If these line-ups are meant to represent the five films with the Best Cinematography, the five films with the Best Editing, the five films with the Best Sound, and on and on, then they should do just that, rather than often being categories for Best Picture nominees to rack up additional nominations by virtue of their “higher profile” across-the-board (and that’s not to say that many Best Picture nominees don’t often have awards-worthy cinematography, editing, and sound as well, but that there are more than a few instances in Academy history of films being boosted here simply because they’re “bigger contenders” overall, and not because they truly deserve to be in the “top five films of the year” for the recognition of these respective crafts). It’s rare that an action film has a story or “narrative” that truly captures the entire Academy’s attention – which makes phenomenons like Mad Max: Fury Road and Top Gun: Maverick all the more impressive – but when it comes to the “best of the best” in these specific categories, you’ll be hard-pressed to argue against their craftwork, as that’s exactly what audiences are coming for in the first place, and yet, the very voters that should recognize said work for how it moves the medium forward turn their noses up at it, time and time again.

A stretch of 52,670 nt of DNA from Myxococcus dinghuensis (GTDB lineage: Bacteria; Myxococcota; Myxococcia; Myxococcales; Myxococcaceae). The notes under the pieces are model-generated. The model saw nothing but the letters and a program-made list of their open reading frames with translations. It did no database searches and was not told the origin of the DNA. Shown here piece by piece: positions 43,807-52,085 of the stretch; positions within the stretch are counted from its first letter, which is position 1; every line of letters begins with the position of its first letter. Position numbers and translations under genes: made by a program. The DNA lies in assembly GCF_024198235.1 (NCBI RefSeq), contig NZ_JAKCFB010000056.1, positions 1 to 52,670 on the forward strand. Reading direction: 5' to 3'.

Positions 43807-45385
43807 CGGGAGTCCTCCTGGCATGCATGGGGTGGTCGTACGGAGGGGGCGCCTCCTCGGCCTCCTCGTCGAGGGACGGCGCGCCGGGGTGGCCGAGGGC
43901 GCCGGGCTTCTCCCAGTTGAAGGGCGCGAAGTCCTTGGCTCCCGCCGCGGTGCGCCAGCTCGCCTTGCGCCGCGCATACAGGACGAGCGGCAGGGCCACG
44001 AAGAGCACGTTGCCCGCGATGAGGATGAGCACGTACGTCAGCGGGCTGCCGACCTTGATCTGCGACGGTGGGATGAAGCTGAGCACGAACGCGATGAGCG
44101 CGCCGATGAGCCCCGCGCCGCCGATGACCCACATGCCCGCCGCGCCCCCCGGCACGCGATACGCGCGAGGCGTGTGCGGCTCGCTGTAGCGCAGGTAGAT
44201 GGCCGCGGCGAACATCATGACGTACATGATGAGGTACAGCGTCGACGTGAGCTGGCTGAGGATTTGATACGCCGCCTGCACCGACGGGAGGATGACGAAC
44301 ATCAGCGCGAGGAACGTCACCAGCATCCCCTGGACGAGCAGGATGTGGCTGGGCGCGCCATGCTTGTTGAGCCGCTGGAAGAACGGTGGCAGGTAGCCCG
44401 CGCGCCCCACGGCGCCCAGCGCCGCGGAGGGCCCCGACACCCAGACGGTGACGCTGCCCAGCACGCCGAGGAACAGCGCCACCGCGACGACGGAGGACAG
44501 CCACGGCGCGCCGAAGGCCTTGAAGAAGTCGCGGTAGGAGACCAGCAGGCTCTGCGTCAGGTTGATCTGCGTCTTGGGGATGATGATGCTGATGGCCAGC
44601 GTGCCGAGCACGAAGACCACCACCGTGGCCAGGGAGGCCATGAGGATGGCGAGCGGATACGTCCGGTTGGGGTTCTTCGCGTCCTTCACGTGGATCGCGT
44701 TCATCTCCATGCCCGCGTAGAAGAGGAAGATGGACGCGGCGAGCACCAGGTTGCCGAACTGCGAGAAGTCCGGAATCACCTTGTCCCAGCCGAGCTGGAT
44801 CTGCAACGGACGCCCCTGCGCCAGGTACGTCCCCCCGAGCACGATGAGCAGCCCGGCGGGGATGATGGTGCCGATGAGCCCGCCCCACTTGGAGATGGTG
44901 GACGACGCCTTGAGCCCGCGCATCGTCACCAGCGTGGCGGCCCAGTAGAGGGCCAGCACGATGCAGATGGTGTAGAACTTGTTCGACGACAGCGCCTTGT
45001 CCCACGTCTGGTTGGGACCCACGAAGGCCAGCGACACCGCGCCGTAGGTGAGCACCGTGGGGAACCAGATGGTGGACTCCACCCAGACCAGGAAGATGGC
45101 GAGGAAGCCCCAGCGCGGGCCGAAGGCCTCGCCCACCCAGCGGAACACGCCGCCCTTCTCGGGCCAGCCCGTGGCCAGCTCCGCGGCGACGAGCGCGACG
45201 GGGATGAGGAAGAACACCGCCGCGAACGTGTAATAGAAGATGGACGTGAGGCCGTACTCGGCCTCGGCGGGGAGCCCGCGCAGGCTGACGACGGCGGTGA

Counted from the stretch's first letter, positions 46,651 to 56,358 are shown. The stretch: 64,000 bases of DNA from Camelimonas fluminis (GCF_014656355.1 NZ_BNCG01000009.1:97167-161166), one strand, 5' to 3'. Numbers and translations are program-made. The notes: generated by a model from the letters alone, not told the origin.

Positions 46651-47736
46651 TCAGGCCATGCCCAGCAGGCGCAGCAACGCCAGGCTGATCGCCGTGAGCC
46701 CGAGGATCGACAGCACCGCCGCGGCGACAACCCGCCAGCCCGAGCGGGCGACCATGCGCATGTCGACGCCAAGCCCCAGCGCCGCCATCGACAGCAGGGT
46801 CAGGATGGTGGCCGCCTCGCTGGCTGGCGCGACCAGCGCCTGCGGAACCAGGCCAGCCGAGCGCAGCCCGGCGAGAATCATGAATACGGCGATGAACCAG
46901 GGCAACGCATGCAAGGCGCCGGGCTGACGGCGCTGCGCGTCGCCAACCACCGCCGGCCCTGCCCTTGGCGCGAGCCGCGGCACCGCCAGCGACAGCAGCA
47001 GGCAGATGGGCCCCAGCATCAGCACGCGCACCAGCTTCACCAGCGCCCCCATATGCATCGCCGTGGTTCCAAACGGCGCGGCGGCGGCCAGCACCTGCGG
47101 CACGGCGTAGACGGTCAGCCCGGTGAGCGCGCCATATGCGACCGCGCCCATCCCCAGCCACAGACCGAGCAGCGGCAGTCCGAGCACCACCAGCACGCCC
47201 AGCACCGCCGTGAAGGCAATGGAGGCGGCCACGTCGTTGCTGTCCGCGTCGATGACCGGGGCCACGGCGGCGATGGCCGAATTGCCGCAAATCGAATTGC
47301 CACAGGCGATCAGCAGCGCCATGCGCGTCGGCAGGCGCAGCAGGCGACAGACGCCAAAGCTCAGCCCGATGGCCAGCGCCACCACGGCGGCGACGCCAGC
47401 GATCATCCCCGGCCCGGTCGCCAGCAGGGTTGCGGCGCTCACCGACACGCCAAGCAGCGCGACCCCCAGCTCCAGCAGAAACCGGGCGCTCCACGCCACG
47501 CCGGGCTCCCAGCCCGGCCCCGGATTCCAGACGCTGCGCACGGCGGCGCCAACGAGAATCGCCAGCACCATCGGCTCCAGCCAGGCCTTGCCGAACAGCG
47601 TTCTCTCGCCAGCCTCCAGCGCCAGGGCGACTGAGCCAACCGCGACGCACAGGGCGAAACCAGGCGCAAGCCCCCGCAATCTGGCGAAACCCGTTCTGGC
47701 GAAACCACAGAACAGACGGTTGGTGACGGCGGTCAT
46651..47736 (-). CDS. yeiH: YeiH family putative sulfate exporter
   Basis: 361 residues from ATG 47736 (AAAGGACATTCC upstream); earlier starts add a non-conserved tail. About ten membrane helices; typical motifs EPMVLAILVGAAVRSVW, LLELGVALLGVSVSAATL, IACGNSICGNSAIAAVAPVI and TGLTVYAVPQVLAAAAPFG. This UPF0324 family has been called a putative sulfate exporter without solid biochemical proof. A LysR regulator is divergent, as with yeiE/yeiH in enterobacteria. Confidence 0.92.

Additionally, John Wick is hardly the first action franchise to be given short shrift by The Academy, as Mission: Impossible is another boundary-pushing and wildly influential series that has never once been nominated for an Oscar – across six films over two decades. And aside from a critical lowpoint in 2000 with Mission: Impossible 2 (57% on Rotten Tomatoes), the series has been as well-received as Wick, with the latest three films – Ghost Protocol, Rogue Nation, and Fallout – all scoring between a 93% and 97% on Rotten Tomatoes. These films are adored by crowds and critics; what more does The Academy need to see to take them seriously? Even as they continually up the ante with each installment (the latest entries in both the John Wick and Mission: Impossible franchises – Chapter 4 and Fallout, respectively – have been their best reviewed and most successful), there still seems to be a sense of snobbishness directed at both series, with many voters apparently believing that both have still failed to reach this perception of being considered “true art,” and thus must remain on the outside looking in.